Last we heard a lawsuit was still going on and DC’s Department of Health had rented a spot in the meantime. On twitter I was alerted to the following note from @DCRA:
“Owners of 4th and P St. billboards now have until January 1, 2010 to remove.”
They also link to a report from DCRA’s Web site:
“The District of Columbia imposed a permanent moratorium upon the issuance of any permits for the erection or construction of a “Special Sign.” Only 32 Special Signs are legally allowed to exist in the District. A Special Sign is not a billboard – at least in legal terms (see below for information on billboards). These legal Special Signs are similar to liquor licenses in that they can be bought and sold and can be moved from location to location within limited boundaries as defined the Act below. Continues after the jump.
Under Section 3220.127.116.11, only those billboards in existence as of December 31, 1971* are authorized to remain in place, so long as they aren’t located on lots within 200 feet of a residential district, as defined by Zoning Regulations*. No changes in size or location are allowed for authorized billboards. If a billboard were to be demolished, unlike Special Signs, it could not be rebuilt or relocated to another site.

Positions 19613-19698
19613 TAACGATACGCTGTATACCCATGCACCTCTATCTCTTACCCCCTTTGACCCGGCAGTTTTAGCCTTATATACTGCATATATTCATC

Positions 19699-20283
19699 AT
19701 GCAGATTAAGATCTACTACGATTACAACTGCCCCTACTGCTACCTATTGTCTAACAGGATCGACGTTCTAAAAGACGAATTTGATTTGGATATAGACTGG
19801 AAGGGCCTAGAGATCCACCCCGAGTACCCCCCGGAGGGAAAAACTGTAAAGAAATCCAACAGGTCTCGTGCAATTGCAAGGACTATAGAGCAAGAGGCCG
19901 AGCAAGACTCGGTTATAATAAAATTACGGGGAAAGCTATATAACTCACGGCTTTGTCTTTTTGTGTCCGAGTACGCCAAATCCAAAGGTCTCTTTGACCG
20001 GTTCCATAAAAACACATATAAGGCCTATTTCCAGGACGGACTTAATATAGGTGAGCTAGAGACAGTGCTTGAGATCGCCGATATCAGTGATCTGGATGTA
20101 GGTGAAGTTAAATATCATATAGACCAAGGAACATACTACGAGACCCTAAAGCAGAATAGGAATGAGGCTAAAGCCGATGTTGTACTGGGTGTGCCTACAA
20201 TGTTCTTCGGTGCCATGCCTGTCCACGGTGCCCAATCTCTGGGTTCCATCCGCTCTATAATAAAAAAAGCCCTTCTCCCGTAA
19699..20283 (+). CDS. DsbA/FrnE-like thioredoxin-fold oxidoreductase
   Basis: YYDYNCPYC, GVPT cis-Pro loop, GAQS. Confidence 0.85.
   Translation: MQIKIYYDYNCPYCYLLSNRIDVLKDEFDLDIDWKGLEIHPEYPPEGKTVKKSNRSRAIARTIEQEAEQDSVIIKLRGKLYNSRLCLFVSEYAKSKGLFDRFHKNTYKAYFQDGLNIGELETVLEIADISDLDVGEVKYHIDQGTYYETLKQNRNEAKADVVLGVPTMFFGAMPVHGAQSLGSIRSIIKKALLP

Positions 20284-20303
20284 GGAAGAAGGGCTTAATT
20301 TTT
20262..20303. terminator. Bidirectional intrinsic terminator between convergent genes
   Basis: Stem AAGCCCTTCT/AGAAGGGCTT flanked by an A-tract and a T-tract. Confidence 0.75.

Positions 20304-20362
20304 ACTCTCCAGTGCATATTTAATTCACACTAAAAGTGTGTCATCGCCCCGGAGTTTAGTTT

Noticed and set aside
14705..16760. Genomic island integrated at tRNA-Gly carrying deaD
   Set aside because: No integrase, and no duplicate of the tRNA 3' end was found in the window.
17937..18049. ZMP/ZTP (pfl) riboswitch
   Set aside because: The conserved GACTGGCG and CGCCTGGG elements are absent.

DCRA is been trying to piece together the history behind this moratorium. From what we’ve been able to gather, billboards were first constructed in the District in early 1931. Their appearance caused an outcry by residents concerned that billboards were a blight on the city’s aesthetics. By the end of 1931, the District’s government had banned the construction of any new billboards in the city. The only billboards that could remain were those contained on the “Authorized List of Billboards, Three-sheet Poster Boards, and Wall Signs,” dated November 30, 1931*, which appears to have been updated once a decade, with the last update being in 1971.
DCRA is currently creating an inventory of all legally authorized outdoor signs in the District. Once we have created an accurate inventory, we will be sending out inspectors to investigate any signs that are posted, but for which we do not have any permitting information on file. For those signs deemed to be illegal, we will issue notices to the owners of the property and the sign requiring the sign’s removal.
Reporting Illegal Signs
If you have questions about any other type of sign, such as billboards, building signs or construction signs, call the Permit Center at (202) 442-4589.
To apply to transfer the location or change the copy of a Special Sign, complete this form*.
If you suspect a billboard or other outdoor advertising sign is unauthorized, please email [email protected] and include the location, a photograph of the sign, and any details on the sign that indicate the sign’s owner. If you use Twitter or Facebook, you can also send us pictures via those social networks.”